Northeastern loses football program

Posted Nov. 23, 2009, at 9:37 p.m.
Last modified Oct. 19, 2010, at 11:19 a.m.

The University of Maine football program’s status as the most geographically isolated in the Northeast was further magnified on Monday.

Northeastern University in Boston, one of 12 teams in the Colonial Athletic Association, announced that its has terminated its football program.

“I think everybody in higher education is faced with the dilemma of competing priorities and investments,” Northeastern athletic director Peter Roby told The Associated Press. “So this wasn’t about what we were already spending. This was about what we were going to really need to spend going forward if we were really going to be fair about allowing people to compete equally.

“The status quo was not an option.”

Northeastern, which began playing football in 1993, had been a member of the CAA (formerly the Atlantic 10 Football Conference) since 1993.

“We just lost an ally in our sport,” said University of Maine head coach Jack Cosgrove. “You feel alone a little bit, especially if you know anything about the challenges that we face here. We just lost a regional team that we played on a regular basis and had a good, competitive rivalry with.”

The implications, from UMaine’s perspective, also include scheduling and recruiting.

UMaine now has only New Hampshire, Rhode Island and Massachusetts among its New England football rivals.

“The biggest concern would be the schedule,” Cosgrove said. “It just took a four-hour bus ride away from us. I’m concerned about the challenge of playing regional opponents and being able to get on a bus instead of on a plane.”

Northeastern taking itself out of the mix also will require the CAA to revamp its 2010 schedule, which had already been finalized. There are now five teams in the North Division and six in the South.

Cosgrove anticipates the schedule will be adjusted so each team plays the usual eight CAA games. However, he fears the changes could cost the Bears a home game in 2010, as Northeastern was scheduled to play in Orono.

While sensitive to recent budget concerns at UMaine, not only in athletics but across the board, Cosgrove nonetheless believes his program is on solid footing. He bases that on the tremendous financial support it has received in recent years.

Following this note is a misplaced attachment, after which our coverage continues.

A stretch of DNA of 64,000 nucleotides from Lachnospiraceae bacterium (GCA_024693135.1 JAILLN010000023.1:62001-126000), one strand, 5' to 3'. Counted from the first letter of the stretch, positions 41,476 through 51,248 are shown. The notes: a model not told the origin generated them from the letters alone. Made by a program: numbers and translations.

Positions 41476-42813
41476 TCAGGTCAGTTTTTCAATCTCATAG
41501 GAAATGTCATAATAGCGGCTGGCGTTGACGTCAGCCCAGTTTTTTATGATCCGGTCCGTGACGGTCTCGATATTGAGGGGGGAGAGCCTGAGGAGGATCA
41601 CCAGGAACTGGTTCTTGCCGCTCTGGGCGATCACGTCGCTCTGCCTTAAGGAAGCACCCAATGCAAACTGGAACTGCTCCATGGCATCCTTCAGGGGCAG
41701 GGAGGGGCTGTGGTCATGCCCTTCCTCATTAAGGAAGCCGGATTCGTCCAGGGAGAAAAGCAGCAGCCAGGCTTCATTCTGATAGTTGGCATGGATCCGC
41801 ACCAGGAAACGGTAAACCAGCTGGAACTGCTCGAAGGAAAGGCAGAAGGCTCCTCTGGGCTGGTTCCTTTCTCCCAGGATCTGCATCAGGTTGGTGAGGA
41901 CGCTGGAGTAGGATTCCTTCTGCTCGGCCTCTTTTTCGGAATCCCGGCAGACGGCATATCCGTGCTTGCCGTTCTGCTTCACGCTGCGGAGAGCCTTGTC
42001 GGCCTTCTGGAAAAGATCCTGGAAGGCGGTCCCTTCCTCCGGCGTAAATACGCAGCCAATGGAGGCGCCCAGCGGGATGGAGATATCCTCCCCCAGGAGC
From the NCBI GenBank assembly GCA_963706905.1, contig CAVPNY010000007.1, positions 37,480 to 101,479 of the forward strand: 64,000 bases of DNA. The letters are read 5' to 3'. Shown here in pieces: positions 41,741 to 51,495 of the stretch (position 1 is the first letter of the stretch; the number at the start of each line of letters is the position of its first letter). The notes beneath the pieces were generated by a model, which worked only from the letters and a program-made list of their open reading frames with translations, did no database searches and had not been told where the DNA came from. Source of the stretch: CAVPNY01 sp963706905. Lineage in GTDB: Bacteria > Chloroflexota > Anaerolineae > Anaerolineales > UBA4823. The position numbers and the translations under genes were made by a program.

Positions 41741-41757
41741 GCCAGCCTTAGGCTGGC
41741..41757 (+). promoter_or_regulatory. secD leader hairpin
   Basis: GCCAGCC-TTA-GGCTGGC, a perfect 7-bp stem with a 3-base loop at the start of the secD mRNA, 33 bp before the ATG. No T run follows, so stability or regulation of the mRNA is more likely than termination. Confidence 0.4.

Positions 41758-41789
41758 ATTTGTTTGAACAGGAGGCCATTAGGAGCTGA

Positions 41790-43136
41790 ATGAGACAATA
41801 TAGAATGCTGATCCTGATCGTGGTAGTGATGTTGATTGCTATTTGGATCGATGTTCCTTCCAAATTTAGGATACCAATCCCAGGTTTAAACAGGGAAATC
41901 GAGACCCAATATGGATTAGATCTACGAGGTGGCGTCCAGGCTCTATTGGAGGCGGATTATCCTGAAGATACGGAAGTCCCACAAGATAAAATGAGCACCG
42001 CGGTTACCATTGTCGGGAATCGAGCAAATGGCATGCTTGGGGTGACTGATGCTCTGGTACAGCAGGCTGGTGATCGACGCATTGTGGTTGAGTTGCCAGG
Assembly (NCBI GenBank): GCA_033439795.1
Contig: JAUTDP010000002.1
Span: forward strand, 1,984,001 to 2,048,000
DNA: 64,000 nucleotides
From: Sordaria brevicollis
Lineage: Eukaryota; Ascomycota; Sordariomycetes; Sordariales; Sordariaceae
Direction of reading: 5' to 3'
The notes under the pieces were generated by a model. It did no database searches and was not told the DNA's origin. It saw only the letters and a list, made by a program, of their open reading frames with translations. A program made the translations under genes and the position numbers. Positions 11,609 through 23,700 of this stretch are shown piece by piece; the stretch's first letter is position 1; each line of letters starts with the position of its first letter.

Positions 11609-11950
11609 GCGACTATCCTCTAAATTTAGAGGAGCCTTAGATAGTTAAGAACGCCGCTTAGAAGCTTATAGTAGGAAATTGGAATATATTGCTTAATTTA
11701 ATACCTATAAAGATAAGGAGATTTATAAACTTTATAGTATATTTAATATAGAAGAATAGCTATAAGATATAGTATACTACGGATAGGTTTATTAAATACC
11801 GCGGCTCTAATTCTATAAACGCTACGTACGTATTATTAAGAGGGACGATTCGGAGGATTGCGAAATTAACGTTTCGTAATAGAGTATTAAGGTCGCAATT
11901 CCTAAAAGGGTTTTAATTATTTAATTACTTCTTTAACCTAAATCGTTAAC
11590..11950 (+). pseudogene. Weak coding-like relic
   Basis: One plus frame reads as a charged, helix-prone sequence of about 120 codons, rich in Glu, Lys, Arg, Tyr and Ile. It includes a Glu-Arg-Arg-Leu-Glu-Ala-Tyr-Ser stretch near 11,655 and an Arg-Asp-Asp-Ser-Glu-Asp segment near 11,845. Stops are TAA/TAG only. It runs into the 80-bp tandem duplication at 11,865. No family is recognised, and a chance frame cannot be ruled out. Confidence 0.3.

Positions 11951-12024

“We feel particularly blessed here that we have great support from some great benefactors — the Alfonds, the Morses, John Huard, the Mahaney family,” Cosgrove said. “We’re fortunate that we have that now in these tough times. It’s something that might have been missing in those other places.”

Cosgrove explained it was a caveat of the Alfonds’ $3.1 million donation to the stadium construction project in 1997 that the university continue to sponsor football as an integral part of the UMaine experience.

“That was part of the Alfonds’ expectation, for the university to support the program at a level that would allow it to achieve greatness,” Cosgrove said.

“That gift itself saved our program. I truly believe that.”

Cosgrove said it is possible UMaine could benefit from Northeastern’s situation, since its players are free to transfer and compete immediately. The Bears inherited three players from Boston University in 1997.

Northeastern will honor its players’ scholarships if they continue to matriculate there.

Cosgrove, who grew up near Boston, is saddened by the loss of the program. He visited NU, had friends who played there and entertained a job offer from the school, interviewing there in 2001.

“It’s one [university] that I had somewhat of a fondness for,” he said.

UM’s Williams honored by CAA

Landis Williams, a consistent threat at wide receiver for UMaine this season, was named Monday to the All-Colonial Athletic Association first team.

Williams, a senior from Pemberton, N.J., led the Bears and the conference with 71 receptions and an average of 79.8 receiving yards per game.

“He had nine touchdowns and made a lot of critical plays for us, especially down the stretch as we improved,” Cosgrove said. “I’m very happy to see him get recognized for his efforts on the field.”

Junior offensive tackle Tyler Eastman of Old Town was named to the All-CAA second-team offense, while senior defensive end Jordan Stevens of Temple, sophomore linebacker Donte Dennis and junior cornerback Steven Barker were third-team selections.

Eastman started the last two seasons after struggling with injuries early in his career.

“Pass protection-wise, I think we did a nice job throughout the course of the year,” Cosgrove said. “Tyler’s been a big part of that, playing left tackle. What he did this year in terms of protecting our quarterback earned him that spot.”

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